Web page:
James Ussher’s Annals of the World. This book details the Conservative and Literal rendering of the genealogies of the Bible and includes a history of the world that corresponds to recorded history and not according to the speculations of an indemonstrable scientific theory.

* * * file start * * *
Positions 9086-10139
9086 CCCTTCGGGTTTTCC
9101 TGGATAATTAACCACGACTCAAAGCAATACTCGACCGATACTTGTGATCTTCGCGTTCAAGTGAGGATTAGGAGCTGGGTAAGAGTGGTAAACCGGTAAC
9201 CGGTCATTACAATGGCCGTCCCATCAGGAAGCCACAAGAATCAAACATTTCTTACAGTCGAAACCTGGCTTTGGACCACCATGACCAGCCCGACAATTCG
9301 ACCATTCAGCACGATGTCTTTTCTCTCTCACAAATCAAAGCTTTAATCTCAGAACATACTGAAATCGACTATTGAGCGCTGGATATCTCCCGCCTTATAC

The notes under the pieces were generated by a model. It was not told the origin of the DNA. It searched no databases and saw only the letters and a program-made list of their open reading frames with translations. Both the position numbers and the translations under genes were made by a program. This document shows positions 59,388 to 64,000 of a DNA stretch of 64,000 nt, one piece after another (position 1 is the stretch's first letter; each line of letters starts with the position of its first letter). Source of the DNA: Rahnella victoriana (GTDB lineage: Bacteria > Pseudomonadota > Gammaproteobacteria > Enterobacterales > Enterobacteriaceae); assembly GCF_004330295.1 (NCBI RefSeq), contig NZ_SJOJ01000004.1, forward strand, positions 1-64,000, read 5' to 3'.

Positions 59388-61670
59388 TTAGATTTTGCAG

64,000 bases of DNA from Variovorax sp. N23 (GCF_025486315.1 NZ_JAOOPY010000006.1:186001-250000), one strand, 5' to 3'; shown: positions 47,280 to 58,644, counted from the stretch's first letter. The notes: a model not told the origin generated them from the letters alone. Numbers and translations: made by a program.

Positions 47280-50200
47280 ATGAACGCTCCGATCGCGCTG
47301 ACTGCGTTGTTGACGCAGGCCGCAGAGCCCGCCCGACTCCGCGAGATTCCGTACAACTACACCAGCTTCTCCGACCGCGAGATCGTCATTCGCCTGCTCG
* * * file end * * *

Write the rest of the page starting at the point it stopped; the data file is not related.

BTW, I have been thinking through something. How does empiricism help, with regard to history? When you are reading a history book you are not seeing and hearing the events happening so how could history be a problem for Scripturalists? People say that empiricism is required for history but how often does one actually see and hear a historical event that appears in the historical record? How often do Historians see and hear the historical events they debate? Probably never. I have never read a single event in a book that I experienced first hand. Second, Clark mentioned in his Festschrift that Scripture gives us the significance of an event, not the event itself. When I have mentioned this to people they seemed puzzled by it. I have been chewing on this and I think I understand what he is saying. What he is saying is that Scripture gives us Historiography not history. That is, it gives us the method to interpret the history, not the record itself. Thoughts?